Skip to main content

Fulbright Scholar

Transforming a System: Shifting Faculty and Institutional Roles in Partnership

Dr. Pamela EddyDr. Pamela Eddy, Associate Professor spent last spring semester in Ireland on a Fulbright fellowship.  Her research project was titled Transforming a System: Shifting Faculty and Institutional Roles in Partnership. The case sites were colleges, universities, and organizations who received funding from Ireland's Higher Education Authority (HEA) to conduct collaborative research projects.  The intention of Eddy's study was to determine how the partnership process operated, in particular to understand how institutional policies were altered or new jointly created policies created. Additionally, she sought to understand how faculty roles shifted as a result of the partnerships. Each of the four HEA funding cycles had a specific intention for the partnerships and each subsequent funding cycle reinforced the role of collaborations and efficiencies. Two basic goals were to increase research activities at universities and colleges in Ireland and to increase the number of PhD students in the country. Case sites were selected to illustrate both of these goals. 

Initial analysis underscores the role of a champion of the partnership. Individuals were often pivotal in negotiating partnership agreements and in resolving conflicts. Motivations for participation made a difference in how each of the partners approached the collaboration - those with similar visions and goals operating the best. On the other hand, those partnering with an overarching goal of obtaining funding alone were more fraught with dissention and conflict.

Clearly articulated partnership goals based on like interests resulted in a more cohesive group. The social capital of the champion and the partnership representatives made a difference in negotiations of activities. In particular, access to institutional resources and the support of college leaders resulted in stronger partnerships. Context mattered with difficulties occurring when external pressures mounted. Divided loyalties among the partners, the institutions, and the discipline created tensions. The research pointed to actions for policy makers, institutional leaders, and faculty partners to better sustain partnerships.

In addition to this policy research, Dr. Eddy conducted a study on faculty from the United States who taught in Irish universities and Irish scholars who taught in US colleges. The goal of this research was to understand how teaching and learning practices were challenged and altered based on the educational system of the two countries. Findings highlight how the faculty had transformational learning occur as they challenged their initial assumptions of how to teach. Faculty members came away from their international teaching exchanges with new practices for their classrooms, increased networks with other faculty, and a new perspective on what it means to be a classroom teacher. Instead of being an expert in the classroom, they again became novice teachers as they had to understand a new system of higher education and student expectations. Their experiences resulted in them taking away a new appreciation for the craft of teaching and becoming more reflective of their teaching. The call for faculty to help college students obtain global competencies was aided by these international teaching exchanges. These faculty members were now providing international perspectives in their classrooms, questioning assumptions on what was considered core knowledge, and pushing students to consider other contexts for their on learning.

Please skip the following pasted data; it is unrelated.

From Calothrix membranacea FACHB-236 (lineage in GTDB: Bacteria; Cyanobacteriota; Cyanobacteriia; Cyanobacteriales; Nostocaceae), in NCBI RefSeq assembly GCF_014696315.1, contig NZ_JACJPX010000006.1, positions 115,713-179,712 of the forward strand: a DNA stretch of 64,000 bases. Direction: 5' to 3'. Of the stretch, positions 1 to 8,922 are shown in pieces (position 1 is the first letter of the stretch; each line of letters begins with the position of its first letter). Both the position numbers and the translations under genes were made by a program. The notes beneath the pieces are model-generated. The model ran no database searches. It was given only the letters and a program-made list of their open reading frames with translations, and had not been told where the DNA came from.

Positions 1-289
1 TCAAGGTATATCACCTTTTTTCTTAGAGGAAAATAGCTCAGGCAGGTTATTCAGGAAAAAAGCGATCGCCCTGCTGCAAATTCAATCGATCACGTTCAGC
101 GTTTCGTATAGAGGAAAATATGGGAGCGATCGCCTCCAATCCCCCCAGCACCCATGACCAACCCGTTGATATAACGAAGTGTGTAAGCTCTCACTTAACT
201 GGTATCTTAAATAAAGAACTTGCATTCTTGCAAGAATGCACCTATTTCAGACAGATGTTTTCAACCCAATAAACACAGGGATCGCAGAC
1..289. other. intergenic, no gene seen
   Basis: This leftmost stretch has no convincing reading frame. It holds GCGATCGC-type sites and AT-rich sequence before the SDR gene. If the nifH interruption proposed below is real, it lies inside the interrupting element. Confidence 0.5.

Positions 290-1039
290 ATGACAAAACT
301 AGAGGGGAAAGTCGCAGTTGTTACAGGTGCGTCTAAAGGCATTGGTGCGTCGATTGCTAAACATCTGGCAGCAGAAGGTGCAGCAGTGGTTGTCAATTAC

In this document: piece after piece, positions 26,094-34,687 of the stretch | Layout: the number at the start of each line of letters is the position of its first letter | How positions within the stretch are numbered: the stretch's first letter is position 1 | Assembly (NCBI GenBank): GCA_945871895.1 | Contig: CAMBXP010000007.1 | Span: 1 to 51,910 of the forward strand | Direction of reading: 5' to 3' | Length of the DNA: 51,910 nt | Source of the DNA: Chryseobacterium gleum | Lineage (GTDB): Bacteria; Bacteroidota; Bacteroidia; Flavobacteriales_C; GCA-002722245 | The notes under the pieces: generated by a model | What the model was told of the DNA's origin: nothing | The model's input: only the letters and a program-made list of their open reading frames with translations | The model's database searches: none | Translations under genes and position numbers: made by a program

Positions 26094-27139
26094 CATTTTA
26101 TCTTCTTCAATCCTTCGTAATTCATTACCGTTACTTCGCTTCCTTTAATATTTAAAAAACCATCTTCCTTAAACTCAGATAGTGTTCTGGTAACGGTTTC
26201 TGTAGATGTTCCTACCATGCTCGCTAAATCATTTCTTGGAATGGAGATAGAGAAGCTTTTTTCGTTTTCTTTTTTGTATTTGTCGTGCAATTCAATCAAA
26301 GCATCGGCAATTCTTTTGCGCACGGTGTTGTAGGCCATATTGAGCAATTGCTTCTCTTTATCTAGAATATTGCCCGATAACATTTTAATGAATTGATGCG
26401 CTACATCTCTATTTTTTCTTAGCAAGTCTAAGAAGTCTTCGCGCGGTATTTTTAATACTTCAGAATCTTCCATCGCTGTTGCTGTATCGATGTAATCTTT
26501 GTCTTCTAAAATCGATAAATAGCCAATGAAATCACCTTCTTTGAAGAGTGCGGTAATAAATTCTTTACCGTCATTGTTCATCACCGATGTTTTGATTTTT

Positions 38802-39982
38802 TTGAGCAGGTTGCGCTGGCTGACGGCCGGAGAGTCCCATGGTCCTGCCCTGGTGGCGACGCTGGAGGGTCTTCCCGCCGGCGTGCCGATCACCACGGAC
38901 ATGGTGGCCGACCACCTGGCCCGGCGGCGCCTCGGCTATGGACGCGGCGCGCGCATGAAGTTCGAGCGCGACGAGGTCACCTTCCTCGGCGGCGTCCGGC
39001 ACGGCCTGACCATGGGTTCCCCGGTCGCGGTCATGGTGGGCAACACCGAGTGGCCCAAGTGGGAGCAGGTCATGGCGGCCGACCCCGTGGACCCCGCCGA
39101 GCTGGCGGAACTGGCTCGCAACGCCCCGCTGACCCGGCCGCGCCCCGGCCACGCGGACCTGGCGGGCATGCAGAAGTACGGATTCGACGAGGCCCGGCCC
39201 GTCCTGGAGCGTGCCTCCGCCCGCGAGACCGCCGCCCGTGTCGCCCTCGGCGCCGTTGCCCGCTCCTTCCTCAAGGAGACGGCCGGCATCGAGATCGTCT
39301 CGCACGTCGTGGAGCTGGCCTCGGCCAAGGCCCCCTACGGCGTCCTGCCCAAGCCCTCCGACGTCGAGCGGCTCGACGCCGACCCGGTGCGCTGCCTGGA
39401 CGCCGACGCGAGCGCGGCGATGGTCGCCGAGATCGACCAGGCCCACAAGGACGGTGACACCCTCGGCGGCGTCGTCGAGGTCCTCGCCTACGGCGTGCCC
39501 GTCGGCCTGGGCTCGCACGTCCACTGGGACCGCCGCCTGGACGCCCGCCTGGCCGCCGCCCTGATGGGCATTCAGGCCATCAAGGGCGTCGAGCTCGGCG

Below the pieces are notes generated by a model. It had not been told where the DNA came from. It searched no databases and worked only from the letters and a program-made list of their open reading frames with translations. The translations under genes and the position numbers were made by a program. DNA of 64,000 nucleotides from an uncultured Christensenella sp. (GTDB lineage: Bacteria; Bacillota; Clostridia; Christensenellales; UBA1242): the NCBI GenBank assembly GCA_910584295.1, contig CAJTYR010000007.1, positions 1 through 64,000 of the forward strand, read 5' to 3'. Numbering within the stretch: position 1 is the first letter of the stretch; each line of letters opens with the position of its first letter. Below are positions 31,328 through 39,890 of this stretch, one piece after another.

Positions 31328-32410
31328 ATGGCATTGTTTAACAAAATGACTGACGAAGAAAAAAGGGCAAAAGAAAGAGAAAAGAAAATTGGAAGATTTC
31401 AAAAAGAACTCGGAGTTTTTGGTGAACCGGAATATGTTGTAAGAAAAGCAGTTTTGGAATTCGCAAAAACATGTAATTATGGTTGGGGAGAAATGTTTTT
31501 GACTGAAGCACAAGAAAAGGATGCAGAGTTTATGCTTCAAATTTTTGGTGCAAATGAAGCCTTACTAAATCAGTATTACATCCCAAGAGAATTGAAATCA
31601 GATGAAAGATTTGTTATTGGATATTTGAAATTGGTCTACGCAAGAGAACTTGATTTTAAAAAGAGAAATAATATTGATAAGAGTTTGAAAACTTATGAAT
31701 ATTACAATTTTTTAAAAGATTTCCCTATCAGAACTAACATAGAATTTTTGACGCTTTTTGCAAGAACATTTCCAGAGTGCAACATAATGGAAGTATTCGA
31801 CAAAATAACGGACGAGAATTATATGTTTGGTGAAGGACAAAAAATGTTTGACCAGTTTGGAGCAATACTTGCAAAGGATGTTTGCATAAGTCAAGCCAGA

Dr. Eddy reflected on another benefit of her Fulbright at DIT.  Eddy noted, "My 17 year-old daughter was able to join me in Dublin. She attended Wesley College as a fifth year student and was able to make a number of new friends here, explore new areas of interest, and to learn about another country. A highlight for her was a biology trip to the Burren to conduct field research. Her English teacher took a great interest in her writing and encouraged her to submit a short story to a writing contest. She was also able to participate in Model United Nations and perhaps her most unique experience resulted from her team membership on the cricket team! Clearly, this was a learning experience for her."

The Fulbright office arranged for a trip to Northern Ireland that Dr. Eddy noted as a highlight of her time in Ireland.  The Fulbright Scholars were able to meet with members of the police force, members of the Patton Peace commission and individuals involved in the peace movement. Dr. Eddy stated, "The insights from this trip illustrated more powerfully the Troubles than any amount of reading could. We were also able to visit different groups engaged in the Irish language revival and to see this aspect of the culture. My time in Ireland has been transformational and life changing. I am already looking forward to my next visit to the country and to hosting some of my Irish colleagues in America."  Since her return to Williamsburg, Dr. Eddy arranged for a series of seminars by Dr. Darren Kelly, an Irish Fulbright Scholar now working at St. Patrick's College in Dublin.